Syria, Iran, and Turkey Openly Defy Obama, as Russia Regains Mideast Influence

Obviously, bringing Hamas into negotiations or melding it together with the existing Palestinian Authority would guarantee the failure of any talks, and possibly result in Hamas takeover of the West Bank, anti-American Palestinian leadership, and the renewal of war with Israel.

Why is Russia doing this? Clearly, there are commercial considerations involved. Russia is desperate for money and export markets, including the ability to sell its weapons which -- being inferior to those of the United States -- only have a market of countries ineligible to buy American.

Yet commerce is only part of the picture. The current Russian leadership sees the United States as a rival, is jealous of its power, and is angry about losing the Cold War. The shrinking of their country from a mighty superpower to an impoverished wreck makes them steam, and they blame their fall on U.S. machinations. Building up Russian nationalism and returning the United States to enemy status is a way to mobilize popular support for the government.

And finally, there is a genuine ambition to rebuild the old Russian/Soviet empire and spheres of influence.

In short, this is a problem for U.S. leaders that isn’t going to go away. On her first visit to Moscow, Secretary of State Hillary Clinton famously declared that the Obama administration was going to “reset” U.S.-Russian relations. Now, Russia has defined that reset as to be largely -- of course, not fully -- a return to the pre-1991 era.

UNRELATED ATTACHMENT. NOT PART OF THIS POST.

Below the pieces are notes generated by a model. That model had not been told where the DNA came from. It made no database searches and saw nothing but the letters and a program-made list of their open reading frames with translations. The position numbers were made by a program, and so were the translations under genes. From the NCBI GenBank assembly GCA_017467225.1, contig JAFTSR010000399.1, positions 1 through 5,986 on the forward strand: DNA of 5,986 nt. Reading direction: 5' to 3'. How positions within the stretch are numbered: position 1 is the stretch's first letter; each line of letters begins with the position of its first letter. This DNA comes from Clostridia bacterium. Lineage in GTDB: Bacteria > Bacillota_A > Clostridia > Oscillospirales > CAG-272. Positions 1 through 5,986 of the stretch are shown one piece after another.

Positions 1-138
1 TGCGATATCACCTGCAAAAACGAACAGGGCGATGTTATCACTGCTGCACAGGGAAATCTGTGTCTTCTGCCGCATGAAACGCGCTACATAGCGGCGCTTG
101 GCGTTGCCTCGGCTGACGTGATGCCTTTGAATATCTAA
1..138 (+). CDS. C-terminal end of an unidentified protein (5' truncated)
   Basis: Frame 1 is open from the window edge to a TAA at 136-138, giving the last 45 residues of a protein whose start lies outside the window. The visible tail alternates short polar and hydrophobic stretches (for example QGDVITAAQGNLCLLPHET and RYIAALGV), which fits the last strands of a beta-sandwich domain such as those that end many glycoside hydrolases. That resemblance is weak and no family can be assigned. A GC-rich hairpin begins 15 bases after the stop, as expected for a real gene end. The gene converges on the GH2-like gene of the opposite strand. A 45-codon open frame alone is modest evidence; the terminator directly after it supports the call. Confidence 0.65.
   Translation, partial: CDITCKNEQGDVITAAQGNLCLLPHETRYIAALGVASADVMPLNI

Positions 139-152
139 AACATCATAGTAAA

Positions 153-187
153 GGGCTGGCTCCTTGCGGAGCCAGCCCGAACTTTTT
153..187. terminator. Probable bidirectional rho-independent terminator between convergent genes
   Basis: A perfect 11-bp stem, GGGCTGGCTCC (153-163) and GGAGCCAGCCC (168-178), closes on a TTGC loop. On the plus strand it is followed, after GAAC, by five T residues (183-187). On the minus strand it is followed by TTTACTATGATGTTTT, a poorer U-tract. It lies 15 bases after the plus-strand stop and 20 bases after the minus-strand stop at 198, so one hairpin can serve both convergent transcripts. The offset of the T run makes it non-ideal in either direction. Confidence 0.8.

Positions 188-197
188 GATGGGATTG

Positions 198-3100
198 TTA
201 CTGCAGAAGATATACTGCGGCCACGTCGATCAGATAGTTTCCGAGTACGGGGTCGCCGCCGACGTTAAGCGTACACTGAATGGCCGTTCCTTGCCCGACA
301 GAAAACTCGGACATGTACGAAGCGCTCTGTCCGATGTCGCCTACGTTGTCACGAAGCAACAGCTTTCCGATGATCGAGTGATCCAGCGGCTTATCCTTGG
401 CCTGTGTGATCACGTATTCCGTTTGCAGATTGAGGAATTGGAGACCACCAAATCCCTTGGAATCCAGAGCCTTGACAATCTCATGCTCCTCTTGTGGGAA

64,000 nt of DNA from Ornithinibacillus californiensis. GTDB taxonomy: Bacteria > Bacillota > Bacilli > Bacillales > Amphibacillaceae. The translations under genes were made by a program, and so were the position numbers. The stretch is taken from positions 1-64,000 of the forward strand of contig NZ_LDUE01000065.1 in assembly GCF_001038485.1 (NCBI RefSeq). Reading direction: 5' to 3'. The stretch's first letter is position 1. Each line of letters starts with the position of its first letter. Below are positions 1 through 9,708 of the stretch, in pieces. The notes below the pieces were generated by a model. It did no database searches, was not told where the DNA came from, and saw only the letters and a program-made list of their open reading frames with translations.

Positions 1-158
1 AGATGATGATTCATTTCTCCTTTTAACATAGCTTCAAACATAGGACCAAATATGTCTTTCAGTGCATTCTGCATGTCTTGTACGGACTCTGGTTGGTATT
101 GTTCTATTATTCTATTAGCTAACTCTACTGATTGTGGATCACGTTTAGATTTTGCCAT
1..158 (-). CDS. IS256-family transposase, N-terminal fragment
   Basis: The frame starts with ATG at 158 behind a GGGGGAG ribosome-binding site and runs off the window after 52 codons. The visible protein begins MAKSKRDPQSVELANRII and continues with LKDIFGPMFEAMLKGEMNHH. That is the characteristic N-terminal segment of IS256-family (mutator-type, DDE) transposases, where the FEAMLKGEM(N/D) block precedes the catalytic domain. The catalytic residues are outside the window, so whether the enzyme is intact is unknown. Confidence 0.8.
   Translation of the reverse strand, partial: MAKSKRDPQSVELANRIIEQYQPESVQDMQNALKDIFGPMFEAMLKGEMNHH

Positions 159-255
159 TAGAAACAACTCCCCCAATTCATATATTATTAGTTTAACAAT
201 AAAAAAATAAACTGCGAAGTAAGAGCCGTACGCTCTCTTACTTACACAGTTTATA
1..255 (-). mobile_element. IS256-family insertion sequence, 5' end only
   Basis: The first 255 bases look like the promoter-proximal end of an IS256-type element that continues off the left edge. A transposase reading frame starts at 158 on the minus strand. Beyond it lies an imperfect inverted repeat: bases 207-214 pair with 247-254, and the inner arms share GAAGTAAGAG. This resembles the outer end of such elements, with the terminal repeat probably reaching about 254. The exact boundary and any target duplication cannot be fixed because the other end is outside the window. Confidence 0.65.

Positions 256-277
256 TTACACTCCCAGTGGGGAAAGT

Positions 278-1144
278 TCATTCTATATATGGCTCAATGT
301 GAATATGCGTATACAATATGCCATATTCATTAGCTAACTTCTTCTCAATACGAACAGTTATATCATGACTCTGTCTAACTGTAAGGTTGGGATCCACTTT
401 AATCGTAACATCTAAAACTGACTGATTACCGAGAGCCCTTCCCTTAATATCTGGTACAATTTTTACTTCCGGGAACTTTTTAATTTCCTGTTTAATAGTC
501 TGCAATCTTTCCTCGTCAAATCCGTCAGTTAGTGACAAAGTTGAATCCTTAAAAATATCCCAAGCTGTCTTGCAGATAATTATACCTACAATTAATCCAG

A false issue is the idea that Russia is going to have a problem with the Islamism of its new partners because of its own internal Muslim problem. On the contrary -- this alliance is a way to reduce the domestic threat.

By giving Turkey, Syria, and Iran an incentive to be friendly with Russia, Moscow is ensuring that they won’t intervene by backing revolutionary Islamist groups. Indeed, Iran has stayed away from such involvements -- Tehran even supports Russia’s ally, Christian Armenia, against Muslim-majority Azerbaijan.

Of course, there is no way that the United States can truly compete with Russia (and Iran) over Syria's loyalties. The Russians are prepared to fully back Syria’s policies of allying with Iran and returning Lebanon to the status of colony. Russia is happy to sell Syria arms (paid for by Iran).

Presumably, the Russians would encourage Syria not to launch even a Lebanon-based war against Israel, but that is one of the few positive notes.

The situation with Turkey is a bit more complex, since even the Islamist regime is wary of Russia. Yet here too, the Russians have sizable influence with a Turkish regime that has already moved much closer to Iran and Syria.

The big picture? The United States is being edged out of the position of primacy it has enjoyed in the Middle East for twenty years, which dates -- and this is no coincidence -- from the time of the USSR’s collapse.

With Iran on the verge of nuclear weapons, the strategic balance will shift even more. This outcome also makes Tehran even more attractive as a partner to Moscow.

The situation is very bad, heading towards worse, and made all the more worrisome by the failure of the current U.S. government even to realize what’s occurring.